In Washington, D.C., a memorial garden dedicated to the great Lebanese poet and philosopher Kahlil Gibran (1883-1931) sits nestled between the offices of world diplomats. A gift to the United States from the Kahlil Gibran Centennial Foundation, the garden park can be found on Massachusetts Avenue’s Embassy Row.
On May 24, 1991, President George H.W. Bush ceremoniously cut the ribbon to the memorial garden stating, “All who contributed to this memorial offer it as a real tribute to Gibran’s legacy – his belief in brotherhood, his call for compassion, and, perhaps above all, his passion for peace.” Some people may have questioned the sincerity of those remarks, given that a few months earlier Bush spearheaded an international coalition to wage war against Saddam Hussein’s invasion of Kuwait.
President Bush was not the only “Gulf Warrior” to praise Gibran. General Norman Schwarzkopf, military commander of that campaign, boasted to Barbara Walters during a television interview that he had read Gibran’s “The Prophet.” How ironic that these two men publicly praised Gibran and his message of peace, while leading troops to war in a region that historically has not received much empathy from the United States. Had they truly made an effort to comprehend Gibran’s message, might some of the tragedies of the past 17 years have been avoided?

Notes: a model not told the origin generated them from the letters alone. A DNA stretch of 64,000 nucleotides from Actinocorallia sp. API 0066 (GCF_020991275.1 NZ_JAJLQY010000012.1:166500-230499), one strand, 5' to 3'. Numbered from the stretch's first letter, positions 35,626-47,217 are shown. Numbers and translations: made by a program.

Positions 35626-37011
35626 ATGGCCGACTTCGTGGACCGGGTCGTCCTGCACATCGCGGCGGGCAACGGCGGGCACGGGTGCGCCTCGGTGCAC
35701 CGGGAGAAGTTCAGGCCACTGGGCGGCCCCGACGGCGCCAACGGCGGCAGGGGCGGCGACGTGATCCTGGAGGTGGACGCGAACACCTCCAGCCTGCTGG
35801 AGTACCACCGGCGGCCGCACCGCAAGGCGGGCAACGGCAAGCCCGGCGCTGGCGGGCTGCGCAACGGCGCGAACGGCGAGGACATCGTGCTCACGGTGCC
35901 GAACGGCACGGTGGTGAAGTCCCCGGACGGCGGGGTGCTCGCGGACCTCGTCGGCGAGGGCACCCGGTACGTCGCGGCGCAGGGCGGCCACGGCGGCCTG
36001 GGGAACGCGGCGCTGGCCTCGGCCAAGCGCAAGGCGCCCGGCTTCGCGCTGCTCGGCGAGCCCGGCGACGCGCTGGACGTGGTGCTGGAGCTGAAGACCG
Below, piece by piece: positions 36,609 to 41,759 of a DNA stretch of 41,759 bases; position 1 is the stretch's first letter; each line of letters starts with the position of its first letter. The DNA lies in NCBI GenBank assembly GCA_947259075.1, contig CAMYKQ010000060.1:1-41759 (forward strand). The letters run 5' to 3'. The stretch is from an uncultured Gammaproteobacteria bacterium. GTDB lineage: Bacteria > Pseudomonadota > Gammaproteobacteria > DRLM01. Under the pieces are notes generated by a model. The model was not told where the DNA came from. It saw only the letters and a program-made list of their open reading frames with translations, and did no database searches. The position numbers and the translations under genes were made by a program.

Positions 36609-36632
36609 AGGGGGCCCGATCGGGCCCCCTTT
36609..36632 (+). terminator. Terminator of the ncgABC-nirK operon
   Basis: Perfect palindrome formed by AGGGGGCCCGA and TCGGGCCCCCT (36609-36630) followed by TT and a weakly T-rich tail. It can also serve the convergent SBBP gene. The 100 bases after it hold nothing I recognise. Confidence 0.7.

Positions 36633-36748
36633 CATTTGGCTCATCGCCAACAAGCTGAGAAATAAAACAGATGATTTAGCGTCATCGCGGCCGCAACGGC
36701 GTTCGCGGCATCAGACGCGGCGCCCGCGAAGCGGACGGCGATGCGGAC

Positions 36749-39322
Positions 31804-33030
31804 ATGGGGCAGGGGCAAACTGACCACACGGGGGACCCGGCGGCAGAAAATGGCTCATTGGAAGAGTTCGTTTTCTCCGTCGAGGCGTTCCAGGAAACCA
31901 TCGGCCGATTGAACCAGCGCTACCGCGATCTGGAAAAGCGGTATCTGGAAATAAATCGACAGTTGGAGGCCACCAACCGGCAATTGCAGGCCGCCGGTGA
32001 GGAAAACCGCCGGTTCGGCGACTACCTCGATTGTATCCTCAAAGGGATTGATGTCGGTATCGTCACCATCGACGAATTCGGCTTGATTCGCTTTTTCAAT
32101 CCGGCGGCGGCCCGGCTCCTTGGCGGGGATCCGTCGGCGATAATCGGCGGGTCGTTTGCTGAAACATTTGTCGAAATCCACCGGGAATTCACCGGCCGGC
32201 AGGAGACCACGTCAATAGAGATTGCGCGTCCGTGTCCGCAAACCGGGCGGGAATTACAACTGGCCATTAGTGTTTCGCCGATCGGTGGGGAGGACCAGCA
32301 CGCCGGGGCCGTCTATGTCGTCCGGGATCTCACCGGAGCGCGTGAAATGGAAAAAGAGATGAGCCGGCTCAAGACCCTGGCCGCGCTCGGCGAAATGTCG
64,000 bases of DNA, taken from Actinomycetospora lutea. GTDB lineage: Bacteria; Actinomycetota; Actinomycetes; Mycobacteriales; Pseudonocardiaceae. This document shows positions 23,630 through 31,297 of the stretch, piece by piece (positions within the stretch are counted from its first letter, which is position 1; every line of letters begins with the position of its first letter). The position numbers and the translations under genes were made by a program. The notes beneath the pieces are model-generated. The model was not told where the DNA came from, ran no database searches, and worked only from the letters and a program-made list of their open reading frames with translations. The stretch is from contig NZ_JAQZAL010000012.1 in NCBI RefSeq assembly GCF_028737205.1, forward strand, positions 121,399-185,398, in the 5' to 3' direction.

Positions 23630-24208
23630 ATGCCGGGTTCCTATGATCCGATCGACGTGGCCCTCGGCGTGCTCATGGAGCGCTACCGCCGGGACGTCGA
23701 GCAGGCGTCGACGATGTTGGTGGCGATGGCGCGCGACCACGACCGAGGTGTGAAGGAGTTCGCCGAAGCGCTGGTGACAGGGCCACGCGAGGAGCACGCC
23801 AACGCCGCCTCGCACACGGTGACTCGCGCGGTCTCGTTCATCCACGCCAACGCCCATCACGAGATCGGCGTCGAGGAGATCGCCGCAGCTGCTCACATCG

Sometimes, I wonder whether Near Eastern spiritual and philosophical heritage can ever truly be understood and appreciated in the U.S.
Kahlil Gibran helped bring part of this great heritage to America over a century ago, as did other literary pioneers including Mikhail Naimy, Ameen Rihani and Abraham Rihbany. With hopes of building bridges of understanding and respect between the Mashriq and the Anglo-Saxon world, they are credited with bringing wisdom, spiritualism, communalism and warmth from the eastern Mediterranean to the cold shores of the North Atlantic.
These men shared their philosophies and wisdom, perhaps hoping to guide the young American nation along the right path – a path of friendship and respect for the rest of the world. They were especially concerned with the situation in the Near East, which of course was their ancestral region and the source of their inspiration. At that time, the peoples of the Near East were struggling against colonial powers to regain their freedom and embrace a modernity that the colonizers had denied them; the foreign powers focused instead on subjugating and exploiting their Near Eastern subjects. The world still hoped that the young American nation would use its rising power and influence to help the oppressed peoples of the world.
Although much of that hope has dissipated over the decades, even as late as 1961 a glimmer of optimism still existed as President Kennedy invoked the spirit of Gibran in his inspirational inaugural address. When he intoned that famous phrase, “Ask not what your country can do for you; ask what you can do for your country,” he was actually paraphrasing Gibran who had written, “Are you a politician asking what your country can do for you, or a zealous one asking what you can do for your country?”